Pied_Pfeffer's avatar

It may be shameful to say, but it would be disappointing if gift-giving went away in our family. It doesn’t have to be expensive. In fact, re-gifting is okay in my book, as long as it is given with the receiver’s interests in mind.

For example, a young nephew is into music, so passing on my CDs would be a hit. He’d also be thrilled with a package of gummy worms. Another nephew is excited to unwrap a present to discover a package of turkey jerky. My sister loves to cook, so a cuisine magazine subscription is a gift that keeps on giving.

If you know your family members, it’s pretty easy to come up with a gift that doesn’t cost much, if anything, and it will be a home run.

Coloma's avatar

Another relatively inexpensive gift idea is to give gifts for peoples pets.

I once gave a really cool, faux, alligator skin leash and collar to my ex father-in-law for his Pug.

It matched the dogs coloring perfectly and he was thrilled to take “Moose” out and show off his new accessories. lol

Yesterday I left a package of ” Smelly cat” treats on my daughters windsheild as a little surprise gift for her kitty. Then , I called and sang the old song ” Smelly cat” from Pheobe on the show ” Friends” into her voicemail. hahaha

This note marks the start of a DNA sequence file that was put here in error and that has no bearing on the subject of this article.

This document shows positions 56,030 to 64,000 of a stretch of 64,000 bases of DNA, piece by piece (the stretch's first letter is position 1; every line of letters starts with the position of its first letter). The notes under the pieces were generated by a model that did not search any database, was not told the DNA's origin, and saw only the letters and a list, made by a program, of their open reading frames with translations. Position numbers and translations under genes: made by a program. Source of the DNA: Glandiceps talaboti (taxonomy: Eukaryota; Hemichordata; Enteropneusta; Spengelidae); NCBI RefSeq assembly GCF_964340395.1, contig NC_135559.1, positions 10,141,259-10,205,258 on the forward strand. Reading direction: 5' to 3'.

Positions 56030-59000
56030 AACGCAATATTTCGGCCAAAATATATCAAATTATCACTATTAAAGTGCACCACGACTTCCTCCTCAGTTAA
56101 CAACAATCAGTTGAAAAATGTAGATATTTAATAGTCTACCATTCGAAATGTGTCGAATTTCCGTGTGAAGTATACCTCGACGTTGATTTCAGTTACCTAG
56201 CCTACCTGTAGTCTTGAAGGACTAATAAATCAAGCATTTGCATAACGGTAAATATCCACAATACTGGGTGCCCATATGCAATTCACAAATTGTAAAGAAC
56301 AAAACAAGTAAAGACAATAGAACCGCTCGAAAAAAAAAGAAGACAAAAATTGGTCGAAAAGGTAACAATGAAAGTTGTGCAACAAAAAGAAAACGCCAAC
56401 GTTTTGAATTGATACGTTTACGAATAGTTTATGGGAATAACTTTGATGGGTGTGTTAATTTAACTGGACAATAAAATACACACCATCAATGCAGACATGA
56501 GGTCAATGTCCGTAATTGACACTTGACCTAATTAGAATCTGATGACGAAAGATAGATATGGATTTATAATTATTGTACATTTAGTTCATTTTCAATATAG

rojo's avatar

Several years ago we implemented a drawing for each family member over 18 (between families) and each person got a gift for one other. Kids were exempt, they got something from everyone.
Over the past few years, we have even gotten away from that. Best wishes and cards for all between families and a family get-together for dinner in which everyone participates.
Parents still give to their own children regardless of age and vise-a-versa and the little ones make out like bandits.

Jude's avatar

My Dad is a man who has everything that he needs. One year, I purchased a 100 gift certificate where he could go and make his own wine. He would end up with 10 bottles of vino. He told me a few months earlier, that was something that he’d like to do. I gave him the gift certificate for Xmas and he never used it.

Sunny2's avatar

Our family stopped exchanging gifts years ago. No problem. It’s the love that counts and that’s abundant.

wundayatta's avatar

I’d love it. No one wants gifts any more, except the kids. No one ever gets anyone something they want by accident. It’s only if you ask a person and then they tell you exactly what they want. Where’s the charm in that?

But no. Never gonna happen. We are monkeys, after all, and this is grooming behavior, and without it, our families will fall apart. First we give up gifts, and then we wonder why we travel, and then we wonder why we talk, and the next thing we are without each other forever.

Neizvestnaya's avatar

I’m fine with not receiving gifts but I come up with stuff year round to put aside for others and I look forward to giving them out. Someone would have to ask me in their own home not to give gifts for me to refrain.

cazzie's avatar